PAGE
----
Why You Should Stop Talking About Sales Quota

Change the conversation with your sales reps and change their results for the better.

When a sales rep isn’t making their sales quota, the issue of quota becomes the topic of conversation. Why aren’t you making your quota? You know you’re supposed to make your quota? What’s the problem? You’re going to need to do better, work harder and work smarter. Now get out there and make it happen!

This is not sales management; it’s badgering… and highly unproductive.

Your sales rep already knows what their quota is and where they are against their quota. There’s no positive outcome by bringing it up again and again. It only breeds frustration and resentment. Talking about sales quota should be a 10-second conversation, whether they are at 110% or 60% of quota.

Instead of endlessly badgering your sales rep, ask yourself this question:

Why is my sales rep not making quota?

Now, really think through your answer.

The most common answer (whether you answer it or your sales rep does) is usually quite vague: “Not enough activity” comes the response. The problem with this answer is: neither you nor your sales rep learns anything new about the source of the problem. So, the real question is: what exactly does the term “activity” mean?

The key to answering this question and moving towards a more productive discussion is being specific about the concept of “activity”.

When I consult with sales leaders, I guide them to finding out why their sales rep is not meeting quota by focusing their coaching conversations on activity, not quota, using these four (4) guidelines:

1. Type of activity – Which sales activity is your sales rep engaging in that might be the problem? Which step of the sales process does this activity fit into? Is it a complex activity or a simple one? Does this activity require other personnel or resources to successfully implement? For example, does your sales rep need a technical expert when doing a needs analysis with a tech from the prospects company?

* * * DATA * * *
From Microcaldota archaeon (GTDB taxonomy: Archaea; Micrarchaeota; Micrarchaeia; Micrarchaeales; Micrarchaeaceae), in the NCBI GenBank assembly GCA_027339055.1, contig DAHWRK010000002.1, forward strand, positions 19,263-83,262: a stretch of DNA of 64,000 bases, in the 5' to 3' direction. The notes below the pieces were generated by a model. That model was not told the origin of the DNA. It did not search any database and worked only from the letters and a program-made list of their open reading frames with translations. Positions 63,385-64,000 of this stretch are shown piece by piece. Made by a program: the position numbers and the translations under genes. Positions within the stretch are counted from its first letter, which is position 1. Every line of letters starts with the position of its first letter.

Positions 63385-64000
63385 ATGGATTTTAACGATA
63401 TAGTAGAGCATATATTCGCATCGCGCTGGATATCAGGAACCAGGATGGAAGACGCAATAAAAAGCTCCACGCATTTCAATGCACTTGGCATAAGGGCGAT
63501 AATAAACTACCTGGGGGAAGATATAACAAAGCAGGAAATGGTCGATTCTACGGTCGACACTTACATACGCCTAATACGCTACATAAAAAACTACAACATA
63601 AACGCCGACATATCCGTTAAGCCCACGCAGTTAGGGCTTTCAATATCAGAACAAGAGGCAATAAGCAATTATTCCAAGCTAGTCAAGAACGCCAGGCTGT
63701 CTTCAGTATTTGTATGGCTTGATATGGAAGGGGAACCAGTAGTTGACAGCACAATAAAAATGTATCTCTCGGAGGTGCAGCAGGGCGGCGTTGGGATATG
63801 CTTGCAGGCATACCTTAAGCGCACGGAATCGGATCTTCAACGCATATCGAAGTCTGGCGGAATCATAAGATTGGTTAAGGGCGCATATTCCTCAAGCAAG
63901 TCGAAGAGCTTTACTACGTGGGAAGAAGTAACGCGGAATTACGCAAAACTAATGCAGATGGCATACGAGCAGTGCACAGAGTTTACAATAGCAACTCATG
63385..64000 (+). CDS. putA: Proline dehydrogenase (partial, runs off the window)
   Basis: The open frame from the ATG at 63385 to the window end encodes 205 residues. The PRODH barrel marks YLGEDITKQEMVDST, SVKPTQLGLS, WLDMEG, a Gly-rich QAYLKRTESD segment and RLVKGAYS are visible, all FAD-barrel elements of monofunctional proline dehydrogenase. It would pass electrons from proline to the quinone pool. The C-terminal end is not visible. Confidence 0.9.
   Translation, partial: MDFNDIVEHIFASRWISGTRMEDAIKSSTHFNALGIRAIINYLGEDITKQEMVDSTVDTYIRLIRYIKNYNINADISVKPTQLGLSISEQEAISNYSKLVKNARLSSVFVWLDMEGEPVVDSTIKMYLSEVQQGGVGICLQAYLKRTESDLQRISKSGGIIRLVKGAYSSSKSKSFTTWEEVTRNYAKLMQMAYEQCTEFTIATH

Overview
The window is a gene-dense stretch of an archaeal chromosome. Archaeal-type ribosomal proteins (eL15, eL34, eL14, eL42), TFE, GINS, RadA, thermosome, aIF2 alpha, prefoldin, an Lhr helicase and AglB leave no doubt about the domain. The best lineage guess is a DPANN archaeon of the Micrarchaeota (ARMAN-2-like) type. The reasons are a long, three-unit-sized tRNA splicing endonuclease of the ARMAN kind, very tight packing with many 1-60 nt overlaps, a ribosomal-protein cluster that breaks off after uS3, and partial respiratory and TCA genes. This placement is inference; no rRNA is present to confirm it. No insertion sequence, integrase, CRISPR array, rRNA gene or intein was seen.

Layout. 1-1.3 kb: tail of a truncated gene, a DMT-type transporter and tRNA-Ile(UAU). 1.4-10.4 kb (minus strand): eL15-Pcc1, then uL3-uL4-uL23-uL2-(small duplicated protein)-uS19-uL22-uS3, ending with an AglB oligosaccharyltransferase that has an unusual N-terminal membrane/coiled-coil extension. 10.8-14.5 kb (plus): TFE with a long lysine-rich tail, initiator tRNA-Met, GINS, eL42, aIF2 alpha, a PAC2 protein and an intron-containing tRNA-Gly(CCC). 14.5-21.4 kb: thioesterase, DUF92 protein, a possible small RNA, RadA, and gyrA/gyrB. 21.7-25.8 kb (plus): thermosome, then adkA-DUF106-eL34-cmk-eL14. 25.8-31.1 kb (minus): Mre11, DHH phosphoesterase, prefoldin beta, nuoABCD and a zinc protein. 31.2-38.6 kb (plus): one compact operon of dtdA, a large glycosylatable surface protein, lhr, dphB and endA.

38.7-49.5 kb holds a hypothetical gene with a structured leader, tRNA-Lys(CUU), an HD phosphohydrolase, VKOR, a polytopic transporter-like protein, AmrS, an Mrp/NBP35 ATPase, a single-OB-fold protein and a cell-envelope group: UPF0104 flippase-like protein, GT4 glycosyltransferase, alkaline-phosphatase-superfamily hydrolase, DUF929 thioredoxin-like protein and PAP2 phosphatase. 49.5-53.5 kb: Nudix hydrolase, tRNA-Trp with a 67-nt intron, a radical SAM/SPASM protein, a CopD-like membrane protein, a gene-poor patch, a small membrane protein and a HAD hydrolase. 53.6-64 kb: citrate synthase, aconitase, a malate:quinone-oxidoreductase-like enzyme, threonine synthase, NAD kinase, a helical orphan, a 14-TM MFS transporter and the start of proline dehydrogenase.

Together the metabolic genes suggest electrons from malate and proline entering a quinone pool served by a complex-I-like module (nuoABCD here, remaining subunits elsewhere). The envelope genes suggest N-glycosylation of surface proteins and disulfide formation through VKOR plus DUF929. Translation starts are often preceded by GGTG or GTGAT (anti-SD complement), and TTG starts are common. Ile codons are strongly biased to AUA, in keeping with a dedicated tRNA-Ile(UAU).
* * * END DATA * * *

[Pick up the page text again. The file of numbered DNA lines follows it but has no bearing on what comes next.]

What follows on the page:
2. Priority of activity – Are there other activities that are more important than this one? How would you rank the importance of this sales activity compared to others? Should your sales rep refocus their attention to more impactful or profitable activities? For example, they might need to prioritize qualifying buyers over acquiring additional product knowledge.

3. Amount of activity – How much of a particular activity is your sales rep doing? Are they spending too much time on it? Not enough? Just right? An example might be prospecting. Too many salespeople simply don’t invest enough time in this step of the sales process limiting their sales results.

4. Quality of activity – How well is your sales rep executing a specific activity? This is the most subjective, but the most informative. If your sales rep is engaged in the right activity with the right amount of time, yet still failing to make their quota, then they may not be doing this sales activity very well. For example, they may be making 50 cold calls each week (right activity, right quantity), but their words, delivery and confidence is poor resulting in minimal first appointments, adversely affecting sales quota achievement.

Your coaching session should not be about quota. It should be about your sales reps activity based on the criteria listed above. Why? Because activity drives results. Therefore, be sure that your sales reps are engaged in the right activity, for the right amount of time and executing at a high level. When you find a gap, then you’ll know where they need coaching.